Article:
Asked Tuesday if he would consider stopping the extra federal unemployment benefit or paying a one-time bonus to get people to go to work, Gov. John Carney said stopped short of saying yes.
Sounding more like a Republican governor than a Democratic one, he stressed that all unemployment benefits are temporary.
“I have heard from a lot of businesses about the difficulty in rehiring staff, hiring staff for the summer, particularly in the beach areas,” Carney said during Tuesday’ COVID-19 press conference.
“They’re all struggling to get mostly young people looking for summer jobs to sign up. Some are giving incentives themselves.”
Carney, an unabashed fan of Wawa, said, “I noticed that Wawa has, like, a $500 signing bonus, and I’m hearing it from a lot of folks.”
Questions about how Delaware will handle jobs and the high number of unemployed came a week after a federal jobs report said job growth was slower than expected with only 260,000 jobs created in April and 8.2 million people out of work. Many people quickly jumped on enhanced federal unemployment payments, created to help workers weather the COVID-19 pandemic, as one reason for that.
Some states, such as Alabama, Arkansas, Montana, Mississippi and South Carolina — all of which have Republican governors — have halted the $300 extra federal unemployment benefits. Montana has offered $1,200 one-time bonuses to people returning to work.Error, group does not exist! Check your syntax! (ID: 11)
The jobs shortages are hitting many areas, but particularly restaurants, fast-food chains and small businesses.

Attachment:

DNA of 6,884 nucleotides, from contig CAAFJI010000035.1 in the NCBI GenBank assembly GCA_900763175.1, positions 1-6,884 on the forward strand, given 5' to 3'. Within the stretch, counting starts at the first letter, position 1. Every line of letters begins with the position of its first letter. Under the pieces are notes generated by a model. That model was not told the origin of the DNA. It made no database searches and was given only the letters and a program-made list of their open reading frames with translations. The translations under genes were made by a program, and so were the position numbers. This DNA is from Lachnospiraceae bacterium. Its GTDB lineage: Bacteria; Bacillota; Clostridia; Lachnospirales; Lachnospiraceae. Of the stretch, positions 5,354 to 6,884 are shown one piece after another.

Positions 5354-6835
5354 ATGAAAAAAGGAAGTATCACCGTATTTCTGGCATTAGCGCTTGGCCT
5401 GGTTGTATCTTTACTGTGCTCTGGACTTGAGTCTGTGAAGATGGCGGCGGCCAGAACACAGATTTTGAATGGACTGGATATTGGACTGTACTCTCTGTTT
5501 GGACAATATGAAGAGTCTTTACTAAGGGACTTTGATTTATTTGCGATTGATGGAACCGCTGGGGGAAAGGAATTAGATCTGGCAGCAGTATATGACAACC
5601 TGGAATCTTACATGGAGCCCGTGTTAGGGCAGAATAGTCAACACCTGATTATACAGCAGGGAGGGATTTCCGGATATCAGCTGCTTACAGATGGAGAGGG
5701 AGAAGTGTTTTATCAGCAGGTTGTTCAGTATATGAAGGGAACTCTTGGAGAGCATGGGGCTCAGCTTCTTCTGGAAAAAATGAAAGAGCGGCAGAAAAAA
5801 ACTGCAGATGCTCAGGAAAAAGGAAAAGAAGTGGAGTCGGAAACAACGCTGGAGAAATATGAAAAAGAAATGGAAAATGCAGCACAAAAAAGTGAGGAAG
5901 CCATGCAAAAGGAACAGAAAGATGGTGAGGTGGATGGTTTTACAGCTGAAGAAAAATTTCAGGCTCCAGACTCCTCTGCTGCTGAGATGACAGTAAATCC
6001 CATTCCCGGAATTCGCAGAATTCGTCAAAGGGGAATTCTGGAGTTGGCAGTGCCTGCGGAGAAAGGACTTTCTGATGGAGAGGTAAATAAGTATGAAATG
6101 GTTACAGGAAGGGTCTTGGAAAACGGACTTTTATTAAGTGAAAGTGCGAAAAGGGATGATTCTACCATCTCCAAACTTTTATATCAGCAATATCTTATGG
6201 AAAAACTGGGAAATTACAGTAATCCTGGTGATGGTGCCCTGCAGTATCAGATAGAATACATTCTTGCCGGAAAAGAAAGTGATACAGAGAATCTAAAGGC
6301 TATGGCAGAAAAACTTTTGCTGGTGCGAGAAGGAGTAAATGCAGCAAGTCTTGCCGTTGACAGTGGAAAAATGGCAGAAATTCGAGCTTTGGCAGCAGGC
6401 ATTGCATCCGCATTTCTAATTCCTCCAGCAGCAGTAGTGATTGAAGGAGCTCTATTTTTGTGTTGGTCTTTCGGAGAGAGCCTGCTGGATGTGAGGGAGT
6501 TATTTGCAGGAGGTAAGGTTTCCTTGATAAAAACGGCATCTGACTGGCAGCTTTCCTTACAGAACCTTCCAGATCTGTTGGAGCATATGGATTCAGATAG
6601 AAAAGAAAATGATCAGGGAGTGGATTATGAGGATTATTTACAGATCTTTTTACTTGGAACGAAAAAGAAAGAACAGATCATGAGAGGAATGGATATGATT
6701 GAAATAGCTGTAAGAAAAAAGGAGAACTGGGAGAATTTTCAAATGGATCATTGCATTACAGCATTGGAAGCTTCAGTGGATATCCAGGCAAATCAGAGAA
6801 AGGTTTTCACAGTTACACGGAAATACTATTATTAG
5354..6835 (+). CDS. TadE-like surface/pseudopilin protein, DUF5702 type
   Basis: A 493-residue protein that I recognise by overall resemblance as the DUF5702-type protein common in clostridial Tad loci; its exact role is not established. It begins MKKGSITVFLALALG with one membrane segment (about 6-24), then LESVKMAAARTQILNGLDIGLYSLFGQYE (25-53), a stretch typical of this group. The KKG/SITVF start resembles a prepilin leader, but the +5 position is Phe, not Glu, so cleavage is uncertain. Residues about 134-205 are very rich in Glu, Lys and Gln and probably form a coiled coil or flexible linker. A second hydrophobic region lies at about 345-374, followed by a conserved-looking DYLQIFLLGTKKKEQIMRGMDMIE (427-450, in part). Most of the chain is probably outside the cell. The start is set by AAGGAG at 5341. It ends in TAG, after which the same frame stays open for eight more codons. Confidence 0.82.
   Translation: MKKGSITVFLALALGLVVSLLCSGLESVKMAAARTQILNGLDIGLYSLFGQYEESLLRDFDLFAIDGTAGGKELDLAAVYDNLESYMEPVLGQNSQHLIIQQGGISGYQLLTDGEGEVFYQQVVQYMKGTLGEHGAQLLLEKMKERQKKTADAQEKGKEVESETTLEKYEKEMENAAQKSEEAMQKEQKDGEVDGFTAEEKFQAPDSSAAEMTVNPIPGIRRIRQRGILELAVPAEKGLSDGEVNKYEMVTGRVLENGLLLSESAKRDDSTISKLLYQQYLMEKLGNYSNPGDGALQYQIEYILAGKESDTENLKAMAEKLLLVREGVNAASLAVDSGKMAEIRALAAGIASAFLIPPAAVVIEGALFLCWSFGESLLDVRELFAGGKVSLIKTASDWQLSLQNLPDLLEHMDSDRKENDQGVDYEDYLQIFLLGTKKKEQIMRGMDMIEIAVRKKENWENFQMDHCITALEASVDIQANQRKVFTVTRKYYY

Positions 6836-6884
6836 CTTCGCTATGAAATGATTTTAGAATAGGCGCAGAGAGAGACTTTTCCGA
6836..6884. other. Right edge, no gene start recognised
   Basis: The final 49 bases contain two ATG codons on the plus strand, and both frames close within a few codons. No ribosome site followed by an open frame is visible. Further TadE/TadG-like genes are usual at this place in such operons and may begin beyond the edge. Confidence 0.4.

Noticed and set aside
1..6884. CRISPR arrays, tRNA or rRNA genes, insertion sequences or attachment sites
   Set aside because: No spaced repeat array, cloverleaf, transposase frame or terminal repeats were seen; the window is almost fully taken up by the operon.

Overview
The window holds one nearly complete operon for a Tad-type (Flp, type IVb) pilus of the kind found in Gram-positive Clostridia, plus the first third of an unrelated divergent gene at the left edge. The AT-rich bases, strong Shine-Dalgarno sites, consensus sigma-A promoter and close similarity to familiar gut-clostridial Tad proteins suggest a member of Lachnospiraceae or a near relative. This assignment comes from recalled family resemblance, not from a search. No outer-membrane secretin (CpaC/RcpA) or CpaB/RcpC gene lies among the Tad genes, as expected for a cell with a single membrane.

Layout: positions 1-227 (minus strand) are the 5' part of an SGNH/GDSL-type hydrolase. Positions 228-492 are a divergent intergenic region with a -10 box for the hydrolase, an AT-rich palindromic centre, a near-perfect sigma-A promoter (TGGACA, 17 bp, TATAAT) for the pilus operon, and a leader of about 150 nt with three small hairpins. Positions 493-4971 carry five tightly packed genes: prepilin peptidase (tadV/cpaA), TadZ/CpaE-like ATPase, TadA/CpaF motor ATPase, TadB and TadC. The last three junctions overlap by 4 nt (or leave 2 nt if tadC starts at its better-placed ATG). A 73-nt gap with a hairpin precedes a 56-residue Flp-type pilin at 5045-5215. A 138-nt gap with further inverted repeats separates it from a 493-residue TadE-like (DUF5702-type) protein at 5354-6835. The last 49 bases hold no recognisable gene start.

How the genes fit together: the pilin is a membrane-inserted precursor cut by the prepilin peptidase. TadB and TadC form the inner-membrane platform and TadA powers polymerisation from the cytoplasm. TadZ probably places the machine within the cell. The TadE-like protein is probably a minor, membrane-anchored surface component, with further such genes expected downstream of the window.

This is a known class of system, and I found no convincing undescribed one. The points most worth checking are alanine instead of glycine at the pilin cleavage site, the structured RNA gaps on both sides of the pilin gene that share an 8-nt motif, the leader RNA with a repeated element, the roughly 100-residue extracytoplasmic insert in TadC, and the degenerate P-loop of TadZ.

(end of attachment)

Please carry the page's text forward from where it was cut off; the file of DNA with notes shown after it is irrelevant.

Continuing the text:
Many Delaware restaurants have been making Facebook posts apologizing for slow service, explaining that they can’t get workers, even though some say they’ve raised pay. One restaurant owner threatened to call police on any diners who were abusive to the restaurant staff.
Delaware businesses in the beach area also have to contend with a reduced labor pool because they often pull from foreign workers who come for the summer on J-1 work visas.
“There is a requirement when you’re on unemployment to be looking for a job,” Carney said. “Now’s the time to look for a job because there’s lots out there, and so folks ought to be doing that.”
He said the state would be looking at that to make sure that people are taking advantage of those opportunities.
Carney pointed out that the state is sponsoring programs that will help workers earn certifications that should open doors for better employment for them. He urged workers to check into those.
“Now is a real time of opportunity as the economy begins to reopen,” Carney said. “More jobs are needed, and more people are needed for those jobs. Therefore, there are opportunities out there.’’
“That’s what we’ll continue to tell people that are out there not employed at the moment,” Carney said, “and that’s how we’ll work together with businesses who are looking for that workforce.”
Last week’s federal jobs report sparked a slew of suggestions about why people might not be returning to work. Beyond the idea that some workers might make more with unemployment, suggestions included people being afraid of being infected with COVID on the job; workers who have taken classes or had training to enable them to get better jobs; and mothers who realize their family gets more out of them staying home instead of paying day care fees.
As the jobs situation plays out, Democrats in the Delaware General Assembly are pushing an agenda that includes raising minimum wage to $15 in increments, starting in January 2022, and abolishing the state’s training and youth worker minimum wage.
Democrats say that will raise the standard of living for those making minimum wage. Republicans says it’s going to hurt businesses coming out of the COVID-19 pandemic and ultimately lead to fewer jobs.
Betsy Price is a Wilmington freelance writer who has 40 years of experience, including 15 at The News Journal in Delaware.
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